Tragically there were a number of Christian leaders who opposed covid-19 vaccinations and subsequently died after contracting the virus.

One criticism levelled against pro-vaccine Christians was that they were succumbing to fear. As Christians we ought not to fear death yet, as far as it depends on us, we are to preserve life and cherish it as God’s gift while we are in this world. We are charged to keep our bodies healthy, as the temple of the Holy Spirit.

If there’s one thing we need in these times when we hear numerous voices, all claiming to be true yet contradicting each other, is godly wisdom.

One placard at an anti-covid-19 vaccination/mandate rally read “Jesus is my vaccine”. The truth is Jesus saves us from sin – not necessarily covid-19 (or any other illness). We need to be careful in making such statements as it can effectively be putting God to the test – which we are commanded never to do. We need to be careful we are not inadvertently succumbing to a spirit of rebellion in the name of ‘standing up for our God-given rights’.

We all take measures to ensure our health: eating good food, exercise and other prophylactic measures. When sick we seek medical treatment and take medication, we wear seatbelts and drive vehicles with a host of safety features, obey road safety rules – all common sense stuff. It is not driven by fear.

A widely spread idea is that the covid-19 vaccines were or are harmful. Yet there is no legitimate evidence this is the case for the vast majority. True there were a few known adverse reactions which have resulted in deaths but these are insignificant compared to the number of people who died from the virus (see below for more information).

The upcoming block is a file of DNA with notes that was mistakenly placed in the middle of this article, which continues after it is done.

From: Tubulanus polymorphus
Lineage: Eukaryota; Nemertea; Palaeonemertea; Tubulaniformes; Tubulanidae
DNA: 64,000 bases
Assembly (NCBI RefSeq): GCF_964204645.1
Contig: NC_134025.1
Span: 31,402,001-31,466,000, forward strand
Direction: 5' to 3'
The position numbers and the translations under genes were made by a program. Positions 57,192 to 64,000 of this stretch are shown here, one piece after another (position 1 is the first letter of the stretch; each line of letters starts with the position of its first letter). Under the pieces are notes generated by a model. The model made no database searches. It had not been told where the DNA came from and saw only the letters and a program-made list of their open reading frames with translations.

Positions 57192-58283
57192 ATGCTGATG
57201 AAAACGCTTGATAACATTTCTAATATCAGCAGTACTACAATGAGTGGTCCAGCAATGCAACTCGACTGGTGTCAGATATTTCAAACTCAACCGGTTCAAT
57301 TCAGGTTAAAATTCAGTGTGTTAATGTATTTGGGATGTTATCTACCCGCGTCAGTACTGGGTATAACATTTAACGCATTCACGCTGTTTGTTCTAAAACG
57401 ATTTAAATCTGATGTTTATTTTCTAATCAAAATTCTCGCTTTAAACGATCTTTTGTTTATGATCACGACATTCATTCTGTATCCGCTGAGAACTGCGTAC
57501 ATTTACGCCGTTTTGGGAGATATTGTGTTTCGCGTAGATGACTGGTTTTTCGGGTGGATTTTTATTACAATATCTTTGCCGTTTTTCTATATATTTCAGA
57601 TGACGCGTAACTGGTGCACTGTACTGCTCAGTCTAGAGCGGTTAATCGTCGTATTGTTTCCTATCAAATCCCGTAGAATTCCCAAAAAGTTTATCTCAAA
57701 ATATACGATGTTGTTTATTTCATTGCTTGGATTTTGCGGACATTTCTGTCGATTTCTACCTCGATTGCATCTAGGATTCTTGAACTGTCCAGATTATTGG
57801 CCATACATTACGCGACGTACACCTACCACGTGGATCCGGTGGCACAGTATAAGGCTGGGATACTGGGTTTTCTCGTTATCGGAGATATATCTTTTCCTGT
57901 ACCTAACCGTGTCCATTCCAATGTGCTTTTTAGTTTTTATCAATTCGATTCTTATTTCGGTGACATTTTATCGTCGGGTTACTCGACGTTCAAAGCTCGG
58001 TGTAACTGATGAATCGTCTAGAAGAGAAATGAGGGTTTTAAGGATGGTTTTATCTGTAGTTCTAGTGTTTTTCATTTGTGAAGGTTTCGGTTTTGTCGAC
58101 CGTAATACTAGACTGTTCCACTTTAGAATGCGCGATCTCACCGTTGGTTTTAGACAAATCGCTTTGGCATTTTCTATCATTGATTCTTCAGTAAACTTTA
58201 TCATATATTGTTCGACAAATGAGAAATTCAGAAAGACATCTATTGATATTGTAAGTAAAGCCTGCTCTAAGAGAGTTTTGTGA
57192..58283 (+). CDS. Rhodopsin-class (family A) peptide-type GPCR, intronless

Please note: I’m not saying we should accept unconditionally whatever laws governments impose. We should pray for and while we have opportunity strive to ensure our governments act justly and in the best interests of all people. And remember there is no law which can prevent us doing God’s will – bearing the fruit of His Spirit (Galatians 5:22-23).

Christians and conspiracy theories

Many considered the restrictions imposed on populations and the role out of the Covid-19 vaccines as a sinister conspiracy designed to control the population. Some went as far as saying the statistics of infections and deaths were fictitious.

It is deeply troubling that many Christians believed these conspiracy theories and disinformation about the vaccines. In my observation it wasn’t until governments began lockdowns and compulsory measures to reduce transmission of the virus that these theories began to emerge. Accusations of ‘world control’ and ‘plandemic’ spread on the Internet along with false information that the vaccines were poisonous or even ‘the mark of the beast’. It seems such ideas were based on a distrust of secular authorities and a particular interpretation of end-time prophecies.

Yet it is not as if what we experienced was something totally new. The experience of the 1918 Spanish Flu pandemic mirrored in many ways what we experienced: compulsory quarantine and wearing of masks, lock-downs, social distancing and closed state borders. A documentary about the impact of the Spanish flu in Australia reveals many similarities to the Covid-19 pandemic.

Recent research has shown evangelical Christians in the USA are more likely to subscribe to conspiracy theories than the general public.